The authors are grateful to the Department of Chemistry, Quaid-I-Azam University, Islamabad, Pakistan and the Institute for Inorganic Chemistry, University of Frankfurt, Germany, for providing laboratory and analytical facility.

supplementary crystallographic information

Comment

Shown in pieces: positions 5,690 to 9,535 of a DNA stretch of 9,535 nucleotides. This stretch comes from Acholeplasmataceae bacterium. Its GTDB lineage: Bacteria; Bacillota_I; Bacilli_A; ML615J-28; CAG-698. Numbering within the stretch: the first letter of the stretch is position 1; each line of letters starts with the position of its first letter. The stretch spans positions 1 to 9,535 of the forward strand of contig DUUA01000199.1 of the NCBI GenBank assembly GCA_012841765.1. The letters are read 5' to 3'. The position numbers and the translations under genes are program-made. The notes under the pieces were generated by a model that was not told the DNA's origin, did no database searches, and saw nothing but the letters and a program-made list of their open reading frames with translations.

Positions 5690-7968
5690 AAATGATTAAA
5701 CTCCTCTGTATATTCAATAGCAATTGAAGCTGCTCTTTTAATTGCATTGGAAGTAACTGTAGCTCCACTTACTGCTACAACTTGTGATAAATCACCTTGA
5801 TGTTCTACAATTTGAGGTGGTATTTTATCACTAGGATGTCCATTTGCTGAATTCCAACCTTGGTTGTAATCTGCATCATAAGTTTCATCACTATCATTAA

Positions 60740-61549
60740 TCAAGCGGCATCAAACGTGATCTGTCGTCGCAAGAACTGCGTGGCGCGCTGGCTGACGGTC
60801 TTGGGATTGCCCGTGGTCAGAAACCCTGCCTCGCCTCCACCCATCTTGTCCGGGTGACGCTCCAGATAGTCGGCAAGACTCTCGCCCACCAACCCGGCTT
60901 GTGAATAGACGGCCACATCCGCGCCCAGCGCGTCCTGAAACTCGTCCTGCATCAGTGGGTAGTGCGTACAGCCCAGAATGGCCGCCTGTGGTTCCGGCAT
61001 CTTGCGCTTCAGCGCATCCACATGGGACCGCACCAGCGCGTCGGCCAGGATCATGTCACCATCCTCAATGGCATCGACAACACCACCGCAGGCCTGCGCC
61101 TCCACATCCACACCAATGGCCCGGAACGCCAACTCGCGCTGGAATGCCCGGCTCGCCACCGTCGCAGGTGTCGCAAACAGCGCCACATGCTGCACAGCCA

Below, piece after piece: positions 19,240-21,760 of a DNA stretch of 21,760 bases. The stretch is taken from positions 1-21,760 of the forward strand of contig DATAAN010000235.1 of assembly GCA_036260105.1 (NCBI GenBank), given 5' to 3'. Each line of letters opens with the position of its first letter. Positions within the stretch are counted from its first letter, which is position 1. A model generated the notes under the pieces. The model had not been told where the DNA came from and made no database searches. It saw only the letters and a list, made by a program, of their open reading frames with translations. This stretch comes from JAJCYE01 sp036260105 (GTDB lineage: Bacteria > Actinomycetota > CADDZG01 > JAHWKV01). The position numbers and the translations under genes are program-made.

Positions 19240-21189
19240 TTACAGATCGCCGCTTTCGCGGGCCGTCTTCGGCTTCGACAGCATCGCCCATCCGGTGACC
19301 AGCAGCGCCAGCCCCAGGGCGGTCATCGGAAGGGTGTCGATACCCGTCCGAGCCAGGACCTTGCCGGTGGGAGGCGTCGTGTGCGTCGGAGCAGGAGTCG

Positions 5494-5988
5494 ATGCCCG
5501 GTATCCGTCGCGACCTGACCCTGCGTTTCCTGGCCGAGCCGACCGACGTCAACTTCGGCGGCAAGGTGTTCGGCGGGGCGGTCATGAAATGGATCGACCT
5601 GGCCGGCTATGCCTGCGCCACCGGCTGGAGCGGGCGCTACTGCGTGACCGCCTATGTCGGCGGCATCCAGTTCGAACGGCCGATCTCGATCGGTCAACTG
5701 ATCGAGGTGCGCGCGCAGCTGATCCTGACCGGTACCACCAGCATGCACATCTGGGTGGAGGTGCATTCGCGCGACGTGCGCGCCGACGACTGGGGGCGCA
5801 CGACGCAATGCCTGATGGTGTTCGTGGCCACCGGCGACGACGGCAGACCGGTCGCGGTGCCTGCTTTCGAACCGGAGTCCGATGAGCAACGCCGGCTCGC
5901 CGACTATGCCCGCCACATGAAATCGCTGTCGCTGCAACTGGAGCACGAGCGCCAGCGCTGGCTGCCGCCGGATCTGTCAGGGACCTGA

Schiff bases and their complexes are widely studied because of their interesting and important properties such as their ability to reversibly bind oxygen (Park et al., 1998) and their use in catalysis. They are part of redox systems in biological systems (Landy, 1989), they are used in the degradation of dyes through decomposition of hydrogen peroxide and other reagents in the textile industry (Maruyama et al., 1995) as well as in the reduction of thionyl chloride (Choi et al., 2000; Nakamura et al., 1999). These compounds can also be used in the degradation of organic compounds (Burrows et al., 1996) and in radiopharmaceuticals (Yoon et al., 1990). Schiff bases also exhibit antineoplastic (Hodnett et al., 1970) antibacterial (Rajavel et al., 2008) and antifungal (Yu et al. 2007) activities. The compound whose crystal structure is reported was synthesized for comparative studies of the biological applications of Schiff bases with and without a ferrocene moiety. The synthesis of the present compound was reported earlier by Torregrosa (Torregrosa et al., 2005), Hartley (Hartley et al., 2002) and Naeimi (Naeimi et al., 2008). We have utilized a different modified method for the synthesis of this compound as described below.